This progress is undeniably awesome. However, improved living conditions have raised our expectations for happiness to a level that cannot always be met. Truth-be-told most of us (including me) feel entitled to be comfortable, healthy, happy and entertained all of the time. We tend to get a bit cranky with God when life is anything less than perfectly pleasant.

 A couple of theological facts:

 First, we live in a fallen world that is not fully redeemed (Romans 8:19-22). This simply means that no matter how good humans get at making the world a comfortable place to live we will never be completely free of adversity and tragedy (John 16:33). Secondly, Christians probably experience more difficulty and hardship than non-Christians. This is because God is relentlessly working to conform us into the image of Jesus (Romans 8:29, 2nd Corinthians 3:18).  This is no easy task and apparently it requires some hardship to get the job done (James 1:2, 1st Peter 1:6-7, Revelation 2:9-10).  Furthermore, we have an enemy who is personally invested in seeing our faith in God crumble (1st Peter 1:8, Job 1:6-8, 1st Thessalonians 2:18). On top of all of that life is full of tests (Luke 4:1, 2nd Corinthians 13:5, 1st Thessalonians 2:4, Hebrews 11:17, James 1:12). God does not test us so He can find out where we are at. He already knows everything there is to know about us. However, God sometimes allows us to be tested so we will know where we’re at so we can make changes that lead to growth.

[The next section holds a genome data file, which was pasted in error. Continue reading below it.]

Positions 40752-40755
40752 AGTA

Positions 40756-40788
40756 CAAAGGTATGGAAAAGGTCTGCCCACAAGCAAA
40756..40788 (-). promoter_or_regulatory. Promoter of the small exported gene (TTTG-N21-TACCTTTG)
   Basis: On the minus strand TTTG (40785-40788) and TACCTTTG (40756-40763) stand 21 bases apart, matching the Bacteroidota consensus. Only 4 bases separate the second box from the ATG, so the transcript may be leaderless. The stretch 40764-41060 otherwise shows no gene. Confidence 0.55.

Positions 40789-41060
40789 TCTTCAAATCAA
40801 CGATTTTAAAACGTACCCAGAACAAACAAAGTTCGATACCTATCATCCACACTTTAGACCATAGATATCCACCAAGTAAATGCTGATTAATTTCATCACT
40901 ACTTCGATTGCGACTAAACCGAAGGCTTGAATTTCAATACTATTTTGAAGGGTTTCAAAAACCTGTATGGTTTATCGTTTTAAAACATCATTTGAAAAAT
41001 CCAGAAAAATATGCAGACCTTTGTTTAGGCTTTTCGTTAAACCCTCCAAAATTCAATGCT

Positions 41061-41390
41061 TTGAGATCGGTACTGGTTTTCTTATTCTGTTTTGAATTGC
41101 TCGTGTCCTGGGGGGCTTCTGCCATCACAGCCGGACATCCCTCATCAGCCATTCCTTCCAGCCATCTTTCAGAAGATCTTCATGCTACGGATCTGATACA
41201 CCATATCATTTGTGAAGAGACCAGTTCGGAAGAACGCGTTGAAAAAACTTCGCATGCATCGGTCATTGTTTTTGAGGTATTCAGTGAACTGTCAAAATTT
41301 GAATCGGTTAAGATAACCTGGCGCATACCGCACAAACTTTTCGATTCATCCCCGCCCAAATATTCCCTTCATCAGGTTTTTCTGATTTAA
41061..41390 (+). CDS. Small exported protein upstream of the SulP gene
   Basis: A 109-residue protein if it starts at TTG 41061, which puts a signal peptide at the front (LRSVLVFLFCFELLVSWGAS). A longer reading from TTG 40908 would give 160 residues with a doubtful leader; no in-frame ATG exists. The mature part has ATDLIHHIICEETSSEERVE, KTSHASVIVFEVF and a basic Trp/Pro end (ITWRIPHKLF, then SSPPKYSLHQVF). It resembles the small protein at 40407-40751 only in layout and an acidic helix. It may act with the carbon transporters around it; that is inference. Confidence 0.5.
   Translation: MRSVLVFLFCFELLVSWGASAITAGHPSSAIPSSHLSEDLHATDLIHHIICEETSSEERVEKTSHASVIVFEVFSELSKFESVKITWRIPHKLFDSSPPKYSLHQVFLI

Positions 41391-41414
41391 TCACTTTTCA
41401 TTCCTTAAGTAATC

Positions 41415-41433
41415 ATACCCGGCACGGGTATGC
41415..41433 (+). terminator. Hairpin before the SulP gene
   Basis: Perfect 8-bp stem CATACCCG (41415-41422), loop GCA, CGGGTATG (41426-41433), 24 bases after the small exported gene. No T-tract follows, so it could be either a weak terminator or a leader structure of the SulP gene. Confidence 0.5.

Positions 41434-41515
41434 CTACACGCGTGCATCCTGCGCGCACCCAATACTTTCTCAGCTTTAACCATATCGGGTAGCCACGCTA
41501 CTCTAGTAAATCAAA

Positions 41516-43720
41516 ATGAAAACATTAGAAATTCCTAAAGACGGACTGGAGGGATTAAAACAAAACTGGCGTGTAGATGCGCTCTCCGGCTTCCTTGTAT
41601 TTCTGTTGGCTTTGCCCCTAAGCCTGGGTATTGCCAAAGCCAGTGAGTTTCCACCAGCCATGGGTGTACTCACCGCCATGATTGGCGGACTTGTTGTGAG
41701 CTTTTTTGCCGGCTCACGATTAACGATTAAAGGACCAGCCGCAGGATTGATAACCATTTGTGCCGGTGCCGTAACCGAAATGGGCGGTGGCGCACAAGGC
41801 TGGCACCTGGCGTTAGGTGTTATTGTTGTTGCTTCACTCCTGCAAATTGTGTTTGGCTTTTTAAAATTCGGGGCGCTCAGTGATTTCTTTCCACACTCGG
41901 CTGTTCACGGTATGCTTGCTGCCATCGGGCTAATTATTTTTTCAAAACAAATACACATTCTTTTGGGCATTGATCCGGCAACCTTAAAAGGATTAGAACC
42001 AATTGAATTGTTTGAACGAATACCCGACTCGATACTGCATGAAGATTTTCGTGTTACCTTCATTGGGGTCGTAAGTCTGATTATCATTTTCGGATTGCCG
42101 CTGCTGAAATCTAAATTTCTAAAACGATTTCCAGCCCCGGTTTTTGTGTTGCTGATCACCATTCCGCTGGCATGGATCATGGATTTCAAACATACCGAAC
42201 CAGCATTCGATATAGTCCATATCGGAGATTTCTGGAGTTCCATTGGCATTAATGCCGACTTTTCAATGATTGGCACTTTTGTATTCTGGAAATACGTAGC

Finally,

 In order to develop a theology that takes us through the tough stuff of life we must change HOW we view the Christian life: Someday we will dwell in heaven. When we get there there will be no more tears, sickness, longing, pain or evil (Revelation 21:1-7). Life will be perfect and we will be perfect. We aren’t there yet. At this point in the story we are soldiers in a war living an in-between (Philippians 2:25, 2nd Timothy 2:3-4, Philemon 1:1-2) where we are fighting for the hearts and minds of our fellow human beings (Ephesians 6:10-20) and our own growth. Wars are messy and painful.  In order to survive the war we must treat God as our source of safety and run to Him in times of trouble, suffering and difficulty instead of away from Him (Proverbs 18:10, 1st Peter 5:7). 

 

The Hardest Question

For he has not despised or scorned the suffering of the afflicted one; he has not hidden his face from him but has listened to his cry for help~ Psalm 22:24

 From time to time I get a message or phone call asking me to share my opinion about a particular issue. Because the issue in question is inevitably thorny, contentious, and well above my pay grade, I generally dread these requests.

Such was the case this week.

 A sweet, mature Christian friend who is deep into the grieving process asked me to consider sharing my views on one of the most controversial issues of our time. She had some very well thought out, heart wrenching questions. The emotion behind them broke my heart.

Following is a summary:

 Why does God allow people to feel pain at death?

Why is it okay to blunt the pain of death with medication but not to use the same medication to hurry up the process of death?

If death is inevitable, why is it wrong to end life and reduce the length of time a person suffers?

Death and pain in childbirth are both a result of the Fall. Why is it okay to eliminate the pain of childbirth and not end a life that is destined to death a little early?

 Death and suffering are deeply emotional issues. No decent human enjoys seeing another human suffer. Suffering becomes even more personal when the person suffering is someone we love. All of this is made thornier by the fact that most of us are isolated from the only two events in this life that are common to all people: birth and death.